Athens imprisoned women as patriarchal societies have since. But as I noted in several posts from Crete this summer, the earlier societies of the Cycladic islands and Crete were women-led, comparatively egalitarian, trading communities. Plato’s story of Atlantis in the Timeaus was anti-democratic – Plato himself, as Al-Farabi emphasizes was an enemy of Athens in this fundamental respect – and reimagines Atlantis in a nasty, hierarchical and authoritarian way. See Plato's Atlantis and the subversion of Athenian democracy here and What is lost in Plato's story of Atlantis here. As I also traced, the Mystery religions brought the goddess – Demeter (the great mother from Crete) - into Athens. They celebrated a kind of equality which influences some of Socrates' thinking (a participant in the Mysteries) and probably Plato’s. See Crete, the mystery religions, and Athenian democracy here.

Even Plato notes that women may be guardians. But his story of the city in speech in the Republic – a sexual mocking of women and men wrestling naked together – means to invert the today no longer understood Cretan practice of young women and men vaulting over the bulls’ horns (two of the five remaining frescoes or statues in the archaeological museum at Santorini feature this), Plato often varied stories, but in an Athenian patriarchal vein, he needed especially to bury this one under the metaphorical lava of the volcanic eruption (on Santorini in the 16th century b.c.) which destroyed Crete. It was replaced with the unlovely warrior (Aryan) civilization in which a master is buried with his weapons (often along with slaves and women, his alleged subordinates).

In the Symposium, Plato also invokes Diotima who teaches Socrates about love (she is a prophet from Mantinea, who postponed the plague for 10 years, a mocking account if one thinks of the role of the plague in Thucydides in undermining Athens during the Peloponnesian War, and of course teaches the wonders of boy-love to Socrates). But is her presence not a refutation of Strauss’s prejudice? Was she not speaking to Socrates of the matter of boy-love because that was what Socates was into (I guess he was “bi” as some like to say, but primarily into beautiful boys as Plato’s dialogues show). Strauss identifies and makes creative use of the exoteric/esoteric distinction – one of its more obvious applications is the story of Platonic love based on Socrates and Alcibiades in the Symposium. But bigotry against gays and lesbians is equally a prejudice.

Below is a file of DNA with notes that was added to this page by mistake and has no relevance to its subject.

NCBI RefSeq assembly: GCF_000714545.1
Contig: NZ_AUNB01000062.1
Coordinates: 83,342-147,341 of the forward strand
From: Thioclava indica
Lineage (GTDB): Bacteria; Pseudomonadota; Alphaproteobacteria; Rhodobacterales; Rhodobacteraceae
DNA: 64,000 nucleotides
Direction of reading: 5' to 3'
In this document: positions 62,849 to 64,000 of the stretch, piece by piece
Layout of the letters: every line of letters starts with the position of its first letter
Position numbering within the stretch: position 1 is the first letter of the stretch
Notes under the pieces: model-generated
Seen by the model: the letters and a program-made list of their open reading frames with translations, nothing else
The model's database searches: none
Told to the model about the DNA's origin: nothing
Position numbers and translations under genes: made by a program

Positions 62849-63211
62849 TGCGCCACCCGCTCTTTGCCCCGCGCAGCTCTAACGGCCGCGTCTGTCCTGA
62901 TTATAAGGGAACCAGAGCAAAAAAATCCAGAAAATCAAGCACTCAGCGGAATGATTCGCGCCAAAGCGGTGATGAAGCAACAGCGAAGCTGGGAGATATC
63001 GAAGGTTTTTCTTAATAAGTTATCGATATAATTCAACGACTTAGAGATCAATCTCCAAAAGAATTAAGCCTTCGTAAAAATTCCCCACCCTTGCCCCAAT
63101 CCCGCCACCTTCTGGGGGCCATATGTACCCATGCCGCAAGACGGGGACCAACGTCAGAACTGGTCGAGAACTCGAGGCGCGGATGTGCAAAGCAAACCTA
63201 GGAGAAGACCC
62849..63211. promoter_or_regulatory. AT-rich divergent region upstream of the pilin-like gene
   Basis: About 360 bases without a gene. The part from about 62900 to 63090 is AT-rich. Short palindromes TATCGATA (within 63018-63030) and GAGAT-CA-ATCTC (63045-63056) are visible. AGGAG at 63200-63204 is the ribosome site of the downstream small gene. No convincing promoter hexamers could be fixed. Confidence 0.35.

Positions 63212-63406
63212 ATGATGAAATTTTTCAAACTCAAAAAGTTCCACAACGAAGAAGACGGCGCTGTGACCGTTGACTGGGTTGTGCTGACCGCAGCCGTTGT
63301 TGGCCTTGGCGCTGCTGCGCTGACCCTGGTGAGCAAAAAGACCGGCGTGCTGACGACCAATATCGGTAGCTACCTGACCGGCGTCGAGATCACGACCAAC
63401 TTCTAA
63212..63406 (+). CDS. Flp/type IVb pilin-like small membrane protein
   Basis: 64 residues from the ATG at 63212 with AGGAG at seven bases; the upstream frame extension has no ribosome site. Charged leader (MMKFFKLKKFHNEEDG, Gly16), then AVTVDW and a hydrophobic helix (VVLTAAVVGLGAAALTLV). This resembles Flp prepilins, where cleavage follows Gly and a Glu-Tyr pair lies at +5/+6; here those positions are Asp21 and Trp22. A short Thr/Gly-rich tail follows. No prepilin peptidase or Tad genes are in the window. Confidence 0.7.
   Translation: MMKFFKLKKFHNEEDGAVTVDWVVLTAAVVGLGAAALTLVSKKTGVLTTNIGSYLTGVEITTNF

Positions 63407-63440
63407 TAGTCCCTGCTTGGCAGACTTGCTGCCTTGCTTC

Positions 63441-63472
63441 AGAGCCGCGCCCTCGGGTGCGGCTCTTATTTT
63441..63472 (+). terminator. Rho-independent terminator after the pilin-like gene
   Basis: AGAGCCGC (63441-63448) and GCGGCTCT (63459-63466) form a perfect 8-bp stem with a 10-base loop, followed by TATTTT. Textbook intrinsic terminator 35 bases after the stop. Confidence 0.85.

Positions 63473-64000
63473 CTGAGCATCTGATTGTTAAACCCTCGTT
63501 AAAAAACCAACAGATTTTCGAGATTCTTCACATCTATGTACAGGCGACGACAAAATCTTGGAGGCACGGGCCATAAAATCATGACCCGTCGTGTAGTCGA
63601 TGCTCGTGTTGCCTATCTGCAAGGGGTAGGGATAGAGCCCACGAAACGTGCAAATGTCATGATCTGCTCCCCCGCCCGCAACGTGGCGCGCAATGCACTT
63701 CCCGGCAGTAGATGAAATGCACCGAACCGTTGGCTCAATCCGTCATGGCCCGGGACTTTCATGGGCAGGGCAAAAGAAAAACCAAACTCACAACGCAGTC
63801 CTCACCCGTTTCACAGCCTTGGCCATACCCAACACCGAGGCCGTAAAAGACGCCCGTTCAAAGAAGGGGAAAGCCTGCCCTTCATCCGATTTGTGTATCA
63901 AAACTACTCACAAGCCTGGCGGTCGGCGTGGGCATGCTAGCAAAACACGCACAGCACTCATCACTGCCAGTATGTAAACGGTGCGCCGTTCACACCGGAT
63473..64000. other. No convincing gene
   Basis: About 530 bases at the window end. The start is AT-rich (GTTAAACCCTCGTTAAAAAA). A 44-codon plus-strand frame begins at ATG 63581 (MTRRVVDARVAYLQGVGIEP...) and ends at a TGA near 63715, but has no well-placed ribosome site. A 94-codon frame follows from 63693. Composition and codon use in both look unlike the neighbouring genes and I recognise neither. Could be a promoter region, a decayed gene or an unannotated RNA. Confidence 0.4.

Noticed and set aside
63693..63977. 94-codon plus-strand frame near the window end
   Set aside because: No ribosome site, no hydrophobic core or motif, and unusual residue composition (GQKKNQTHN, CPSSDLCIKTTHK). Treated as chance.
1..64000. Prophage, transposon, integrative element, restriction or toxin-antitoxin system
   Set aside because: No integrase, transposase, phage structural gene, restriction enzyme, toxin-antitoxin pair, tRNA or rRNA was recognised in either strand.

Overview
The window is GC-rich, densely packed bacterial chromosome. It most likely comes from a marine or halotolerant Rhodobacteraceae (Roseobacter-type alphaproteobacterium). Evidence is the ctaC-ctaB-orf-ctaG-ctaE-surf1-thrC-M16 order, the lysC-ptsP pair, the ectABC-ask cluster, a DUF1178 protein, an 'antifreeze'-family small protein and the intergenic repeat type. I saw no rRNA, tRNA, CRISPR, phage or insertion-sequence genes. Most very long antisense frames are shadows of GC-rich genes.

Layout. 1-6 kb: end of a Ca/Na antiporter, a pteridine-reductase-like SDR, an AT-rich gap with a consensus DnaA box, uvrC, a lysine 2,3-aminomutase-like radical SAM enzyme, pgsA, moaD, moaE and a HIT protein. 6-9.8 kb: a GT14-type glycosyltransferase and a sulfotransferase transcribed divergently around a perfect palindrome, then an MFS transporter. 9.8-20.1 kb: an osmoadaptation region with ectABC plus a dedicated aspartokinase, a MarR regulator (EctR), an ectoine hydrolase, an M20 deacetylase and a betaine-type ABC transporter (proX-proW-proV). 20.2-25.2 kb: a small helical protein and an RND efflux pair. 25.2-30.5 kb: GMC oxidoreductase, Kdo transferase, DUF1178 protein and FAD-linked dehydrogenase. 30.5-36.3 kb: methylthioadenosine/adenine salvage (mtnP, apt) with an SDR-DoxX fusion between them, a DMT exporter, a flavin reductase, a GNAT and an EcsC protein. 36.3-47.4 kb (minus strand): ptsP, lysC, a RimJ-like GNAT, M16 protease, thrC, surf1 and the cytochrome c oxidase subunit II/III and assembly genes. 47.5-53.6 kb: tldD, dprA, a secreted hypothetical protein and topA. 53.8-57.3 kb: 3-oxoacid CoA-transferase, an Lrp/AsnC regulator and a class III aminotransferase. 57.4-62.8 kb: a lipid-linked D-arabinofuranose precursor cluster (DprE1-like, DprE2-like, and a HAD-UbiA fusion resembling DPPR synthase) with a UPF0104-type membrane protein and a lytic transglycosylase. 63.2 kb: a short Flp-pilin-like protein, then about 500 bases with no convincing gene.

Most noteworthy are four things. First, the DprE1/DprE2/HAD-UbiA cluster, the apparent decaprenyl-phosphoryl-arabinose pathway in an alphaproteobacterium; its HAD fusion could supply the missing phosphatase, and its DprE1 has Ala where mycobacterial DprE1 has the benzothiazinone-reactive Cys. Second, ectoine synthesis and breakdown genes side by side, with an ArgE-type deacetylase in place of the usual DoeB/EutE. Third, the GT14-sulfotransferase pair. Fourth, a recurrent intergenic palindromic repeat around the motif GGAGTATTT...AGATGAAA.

As Strauss also overlooks, Ibn-Rusd (Averroes) in his commentary on Plato’s Republic takes the vision of women guardians very seriously. He says that the comparatively rich Cordoba and the other Arab cities are poor because they treat half the population as plants, not as humans. Women could – and should – be lawyers or join other professions. That was an original Platonic philosophical insight as of the 13th century - probably more advanced than anything in the Middle East till the 19th or 20th century (some Arab Marxists at least had better insights). Similarly, Ibn-Rusd probably beats any European philosopher until Mill or Engels. Ibn-Rusd understood the argument in Plato well and applied it in a novel way (the most interesting insight, that goes beyond Plato, in that volume). Was he not – obviously – right?

Forms of exploitation or power over others always lead, over long historic epochs, to the idea among the exploiters that those who are dominated lack the capacities to participate in political life. Hence I argue in Democratic Individuality, for a notion of limited moral objectivity (Greek notions that at least some males have a capacity for a free political life) and for moral progress. That the prevailing structure of power puts the words of prejudice toward others into the mouths of many, and even sometimes otherwise smart people, ones who have some real insights, is no reason, we can now see historically to believe that the prejudices they also espouse are true. With the character of Roxanne who defies the tyrant Usbek in the Persian Letters, with the slave in the Phenomenology, Montesquieu and Hegel attacked this reactionary view in a way which is ultimately, as more and more evidence emerges, putting it out of business. The first chapter of Democratic Individuality suggests that this view, not the ideology of the dominators, is an inference to the best explanation.

Despite various forms of American decadence currently, one positive feature of American life is the emergence of large numbers of women in advanced education. I taught a course on Ethics and International Affairs this summer. 16 of 21 students were women, and the most interesting philosophical argument in the class about the lingering influence of the social science idea of “value” – the one involved in the hope to be value free, see American moral judgments here – was offered by a woman. Sen emphasizes capabilities, but when he begins to speak of conflicts of ethical goods or hard cases, he reverts to a notion of values which fails to distinguish such goods or such cases from their opposites. Nazis have values, patriarchs have values, etc.